The preceding paragraphs definitely do not justify flying airliners into the World Trade Center, but peace will only come when we understand each other better. We can assassinate Osama or other individual leaders, but like the arcade game “Whack-a-Mole” another one will always pop up. Anyone can become a terrorists if they are so motivated, and little can be done to stop them. I fear that killing Osama does not end this jihad against America. Reprisals will likely come until we communicate with all sides better and understand what motivates them. I'm not saying they are right—but our enemies need to be understood rather than reviled.

Too often we want to paint things as a simple dichotomy—making everything either black or white, yes or no, right or wrong. However, reality is much more complex than that. We must explore the gray areas. This seems to me to be the direction towards the success we should all desire--lasting peace and prosperity.

Finally, I saw a bumper sticker recently that has stuck in my head through these latest developments. I like it when something short enough to fit on a bumper sticker can be so thought provoking. I think it makes a fitting conclusion.

The world is my country
Mankind is my brethren
Doing good is my religion

Party like it's 1949

Yesterday was the 37th Governor's Cup Regatta at the University of Charleston. Over the years it has developed into more than a crew race—even during my undergrad days, the races for some folks were merely an excuse to spend a Saturday afternoon on the campus riverbank (across from the state capitol), often with beautiful weather and blooms on the trees and flowers. GovCup became more a celebration of spring and a last big fling for students before final exams reared their ugly heads in a few weeks. Because of its popularity as a spring event on campus, GovCup became a favorite for alumni, providing a complementary event to Homecoming (Fall Festival) but in the first half of each year.

With the growth people from my generation using Facebook in recent years, lots of us have been reconnecting with our college classmates. Last year's GovCup was a phenomenal experience, with more alumni on campus than probably any event in UC history. This year, Easter (which is governed by the lunar calendar) came later than normal, and unfortunately coincided with GovCup. This conflict was sure to hurt attendance, plus the weather report was pessimistic. In fact, the rains, flooding, and debris on the river caused the regatta to almost get cancelled. A last minute go/no-go decision was made, and they ultimately decided to not cancel the entire event. Fortunately, the sun came out about noon, and it ended up being a beautiful day.

 Although there were fewer alums from my era in attendance this year, those who made it had a great time. The alumni office provided a nice buffet in the rotunda (one of the most beautiful rooms on a beautiful campus). Some of us ventured off to tour the campus. We marveled at the new student fitness center, with its windows overlooking the river. In our day, there was one universal gym weight machine in a windowless basement room in the phys ed building. Except for the new fitness center built onto the front, the rest of the phys ed building/Eddie King Gym complex was pretty much still the same, bringing back lots of memories for us—although it is overdue for an update. Fundraising is now beginning to replace this antiquated building (note to self—send a check).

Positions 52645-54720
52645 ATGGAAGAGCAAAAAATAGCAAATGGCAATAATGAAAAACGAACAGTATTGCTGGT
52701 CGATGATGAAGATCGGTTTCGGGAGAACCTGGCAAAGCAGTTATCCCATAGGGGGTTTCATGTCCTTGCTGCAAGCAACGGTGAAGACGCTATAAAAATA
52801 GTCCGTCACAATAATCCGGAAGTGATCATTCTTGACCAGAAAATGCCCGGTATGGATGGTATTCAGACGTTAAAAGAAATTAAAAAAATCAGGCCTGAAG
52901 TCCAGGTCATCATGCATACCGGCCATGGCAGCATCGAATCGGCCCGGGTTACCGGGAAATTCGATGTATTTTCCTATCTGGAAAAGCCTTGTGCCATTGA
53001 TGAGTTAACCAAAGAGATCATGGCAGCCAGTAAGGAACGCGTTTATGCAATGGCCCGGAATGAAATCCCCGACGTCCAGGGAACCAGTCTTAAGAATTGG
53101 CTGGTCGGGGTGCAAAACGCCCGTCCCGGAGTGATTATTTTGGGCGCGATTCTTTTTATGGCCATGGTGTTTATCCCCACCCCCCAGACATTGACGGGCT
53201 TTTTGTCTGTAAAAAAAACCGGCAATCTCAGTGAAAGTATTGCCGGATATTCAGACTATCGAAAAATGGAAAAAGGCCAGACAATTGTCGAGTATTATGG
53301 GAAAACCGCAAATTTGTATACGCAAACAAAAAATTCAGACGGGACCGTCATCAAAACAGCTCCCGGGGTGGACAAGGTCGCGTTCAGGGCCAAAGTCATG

We got an official escorted tour to see the fancy suite apartments in the new East Dorm (and parking garage) that replaced Dickinson Hall girls dorm—they were amazing compared to the old-fashioned cramped dorm rooms we had. The only remaining dormitory from our era is Cox Hall, where I spent three of the best years of my life. After seeing the new dorm as part of an official tour, we had to try to relive our memories and get inside the old dorm, even if none of us had a keycard to get us in (hey, that was my home for years, and I still feel like I should be welcome to walk into that place). I found a door ajar that allowed us to get inside and roam around (and one girl invited us to check out her room). Cox Hall is now all single rooms, and the group restrooms now have individual shower stalls. The laundry facilities are no longer in the basement, but instead conveniently located on each floor. Cox Hall is not nearly as palatial as the other new dorms, but I would still be willing to live there today.

What struck me the hardest yesterday was realizing that we were wandering around the campus as alums who had come back although it had been 31 years since I graduated. During my student days, I can remember events that drew “old people” back to campus. It dawned on me that if I were a senior in 1980, our visit yesterday would be the equivalent to us seeing alums from the Class of 1949 roaming around (31 years earlier). Holy Cow! My former student self would have thought that folks who had graduated in 1949 were really old people, yet I don't feel all that far removed from those days (especially while visiting with my friends from that era). How could we now be the equivalent of the Class of 1949?

Later Saturday evening, a group of us gathered at a friend's house to socialize. All of us “old folks” continued to visit and tell stories from the old days, and enjoyed lots of music from that era (plus a special concert by Sue B., who is still as phenomenal on the guitar as she was when we were students). It was a great time that continued long into the night—just like it usually did when we were younger. Prince did a song in the early '80s that talked about partying like its 1999. Well, last night we partied like it was 1949! And I think we had a better time than whatever party those in the actual class of 1949 would have had after being on campus back in 1980. We still rock!